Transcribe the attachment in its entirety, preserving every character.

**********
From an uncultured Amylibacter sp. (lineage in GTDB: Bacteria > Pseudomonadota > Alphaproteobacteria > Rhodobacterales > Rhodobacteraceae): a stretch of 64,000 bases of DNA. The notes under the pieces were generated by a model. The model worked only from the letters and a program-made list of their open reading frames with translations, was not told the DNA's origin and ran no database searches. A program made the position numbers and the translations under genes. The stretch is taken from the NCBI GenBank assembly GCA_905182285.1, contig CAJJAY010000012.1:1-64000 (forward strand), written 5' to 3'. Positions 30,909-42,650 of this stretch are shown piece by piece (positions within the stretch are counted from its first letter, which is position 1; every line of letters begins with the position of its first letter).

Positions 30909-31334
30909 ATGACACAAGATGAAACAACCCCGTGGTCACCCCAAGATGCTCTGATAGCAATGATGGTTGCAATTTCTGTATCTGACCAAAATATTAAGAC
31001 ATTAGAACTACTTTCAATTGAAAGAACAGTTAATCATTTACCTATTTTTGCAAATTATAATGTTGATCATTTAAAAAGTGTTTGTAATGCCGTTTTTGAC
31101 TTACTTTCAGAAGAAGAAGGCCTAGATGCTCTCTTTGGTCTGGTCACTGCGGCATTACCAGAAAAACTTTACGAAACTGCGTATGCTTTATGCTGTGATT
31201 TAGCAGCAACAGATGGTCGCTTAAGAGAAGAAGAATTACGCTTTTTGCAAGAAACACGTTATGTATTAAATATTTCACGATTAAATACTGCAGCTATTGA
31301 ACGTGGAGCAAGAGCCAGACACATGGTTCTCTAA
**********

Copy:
From an uncultured Amylibacter sp. (lineage in GTDB: Bacteria > Pseudomonadota > Alphaproteobacteria > Rhodobacterales > Rhodobacteraceae): a stretch of 64,000 bases of DNA. The notes under the pieces were generated by a model. The model worked only from the letters and a program-made list of their open reading frames with translations, was not told the DNA's origin and ran no database searches. A program made the position numbers and the translations under genes. The stretch is taken from the NCBI GenBank assembly GCA_905182285.1, contig CAJJAY010000012.1:1-64000 (forward strand), written 5' to 3'. Positions 30,909-42,650 of this stretch are shown piece by piece (positions within the stretch are counted from its first letter, which is position 1; every line of letters begins with the position of its first letter).

Positions 30909-31334
30909 ATGACACAAGATGAAACAACCCCGTGGTCACCCCAAGATGCTCTGATAGCAATGATGGTTGCAATTTCTGTATCTGACCAAAATATTAAGAC
31001 ATTAGAACTACTTTCAATTGAAAGAACAGTTAATCATTTACCTATTTTTGCAAATTATAATGTTGATCATTTAAAAAGTGTTTGTAATGCCGTTTTTGAC
31101 TTACTTTCAGAAGAAGAAGGCCTAGATGCTCTCTTTGGTCTGGTCACTGCGGCATTACCAGAAAAACTTTACGAAACTGCGTATGCTTTATGCTGTGATT
31201 TAGCAGCAACAGATGGTCGCTTAAGAGAAGAAGAATTACGCTTTTTGCAAGAAACACGTTATGTATTAAATATTTCACGATTAAATACTGCAGCTATTGA
31301 ACGTGGAGCAAGAGCCAGACACATGGTTCTCTAA